This is the third blog post in a series of 3. If you missed the first one you may find it here and if you missed the second one you may find it here. In the first post I described some of my experiences using operational checklists in aviation. In the second post I described some of the major challenges and hurdles associated with checklists and how to address those challenges to help develop checklists so they will be usable, while working to avoid a “check the box” mentality. In this third and final post I will conclude the series with some recommendations and actionable next steps.
1. Think of some recent examples of failures or challenges either you or your teams have experienced in the workplace and start inquiring about the environment and context of the failure. Ask the people involved about their perspective. Were their errors? Were people blamed for the error or did the accident/incident investigation (if there was one) state the cause as "human error?" What were the conditions that shaped the error or actions that eventually led to failure? What controls were used and were there failures in these controls? Were there system failures beyond human error? (Oftentimes there system failures and human error is used as a cause rather than examining the failures at a deeper level). Even if the failure was not a large scale one try not to be dismissive. There may be opportunities for learning from small events. As you think through the process ask whether or not a checklist may have helped in the situation. I have found that in many cases organizations don’t consider checklists for many routine tasks and rely heavily on human memory and task proficiency. Of course, task proficiency is a foundational element for organizational performance, but sometimes error-provocative environments can degrade task performance and can lead to distractions. Checklists may be a tool to help.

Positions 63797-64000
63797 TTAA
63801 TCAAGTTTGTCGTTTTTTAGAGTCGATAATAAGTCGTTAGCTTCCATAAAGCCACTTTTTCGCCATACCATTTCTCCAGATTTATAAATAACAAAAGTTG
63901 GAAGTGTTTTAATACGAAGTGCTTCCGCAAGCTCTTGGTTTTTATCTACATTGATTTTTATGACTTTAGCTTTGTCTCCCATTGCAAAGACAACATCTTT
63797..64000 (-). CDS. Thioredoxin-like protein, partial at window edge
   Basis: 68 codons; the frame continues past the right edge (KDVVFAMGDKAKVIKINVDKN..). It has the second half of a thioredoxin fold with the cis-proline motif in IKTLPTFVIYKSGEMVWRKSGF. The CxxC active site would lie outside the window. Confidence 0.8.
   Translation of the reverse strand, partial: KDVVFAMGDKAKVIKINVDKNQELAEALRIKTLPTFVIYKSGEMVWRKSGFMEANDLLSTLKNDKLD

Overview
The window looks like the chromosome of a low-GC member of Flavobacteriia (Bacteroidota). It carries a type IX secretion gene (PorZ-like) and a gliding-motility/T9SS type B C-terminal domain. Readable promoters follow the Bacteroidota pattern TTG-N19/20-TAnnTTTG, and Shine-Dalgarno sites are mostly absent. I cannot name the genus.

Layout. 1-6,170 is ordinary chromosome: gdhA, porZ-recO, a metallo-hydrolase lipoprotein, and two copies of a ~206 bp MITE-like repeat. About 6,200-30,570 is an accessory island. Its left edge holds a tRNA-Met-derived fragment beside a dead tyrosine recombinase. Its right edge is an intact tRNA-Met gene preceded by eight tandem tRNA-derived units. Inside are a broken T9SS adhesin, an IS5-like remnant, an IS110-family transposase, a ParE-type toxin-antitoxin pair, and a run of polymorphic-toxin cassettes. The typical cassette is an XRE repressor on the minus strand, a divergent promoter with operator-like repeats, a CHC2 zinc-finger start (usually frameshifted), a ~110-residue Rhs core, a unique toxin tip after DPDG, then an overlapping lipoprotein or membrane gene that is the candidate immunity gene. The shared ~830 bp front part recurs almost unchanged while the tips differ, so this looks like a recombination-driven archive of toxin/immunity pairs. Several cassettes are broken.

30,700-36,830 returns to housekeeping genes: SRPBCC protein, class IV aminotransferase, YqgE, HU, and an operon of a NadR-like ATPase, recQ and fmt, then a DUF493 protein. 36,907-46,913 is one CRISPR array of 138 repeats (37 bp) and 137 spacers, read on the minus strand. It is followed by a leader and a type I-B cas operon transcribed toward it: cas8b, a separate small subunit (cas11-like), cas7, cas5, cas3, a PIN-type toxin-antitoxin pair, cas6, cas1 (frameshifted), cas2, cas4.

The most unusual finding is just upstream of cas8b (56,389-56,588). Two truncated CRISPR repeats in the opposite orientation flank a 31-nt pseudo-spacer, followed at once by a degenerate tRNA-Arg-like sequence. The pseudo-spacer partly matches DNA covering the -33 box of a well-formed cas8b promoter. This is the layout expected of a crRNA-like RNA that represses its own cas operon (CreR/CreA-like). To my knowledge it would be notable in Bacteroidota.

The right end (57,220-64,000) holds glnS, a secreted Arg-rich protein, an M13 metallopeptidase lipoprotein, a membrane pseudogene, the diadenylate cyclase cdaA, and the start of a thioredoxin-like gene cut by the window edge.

2. Many times we focus so much on studying failure that we don’t study success and learn from it. So, using the opposite approach from above, find some examples of successes, where teams had successful performance, despite the challenges they faced in the work environment. Ask what they did that helped them achieve successful outcomes. Ask about the context of the work, the conditions, and the operational environment. Then, as you break down each area, consider asking these teams if they think a checklist could help them to build repeatable performance while avoiding the “check the box” mentality.
3. If you believe that checklists may help in the situations above, start researching methods for developing checklists. If you would like some guidance on how to develop checklists,
There are also some potentially useful resources, including Atul Gawande’s The Checklist Manifesto: How to Get Things Right that may help you gain some understanding about checklists. I also include a discussion about checklists in my book Team Leadership in High-Hazard Environments: Performance, Safety and Risk Management Strategies for Operational Teams. If you want a FREE copy of the Intro chapter, click here. Additionally, I recently created a signup form to test potential customer interest in a checklist development online training event with a checklist development eBook. Based on the favorable responses, at this point it looks like we will be moving forward with the development. If you want to learn how to take your teams, crews, and organizations to higher levels of performance, and want to receive information when the course and book are available, please click this link or click on the eBook cover image below. You will also receive a free checklist guidance document as an immediate download.
I hope this series of posts about checklists has been helpful. While not exhaustive in nature, these posts were designed to help you gain clarity about checklists, their capabilities and limitations, and how they may be used to improve operations and safety performance. Do you have an operations or safety performance issue you would like me to address in a future post? Let me know by filling out this one-question survey.
Thanks for reading, and have a great, safe, and productive day.
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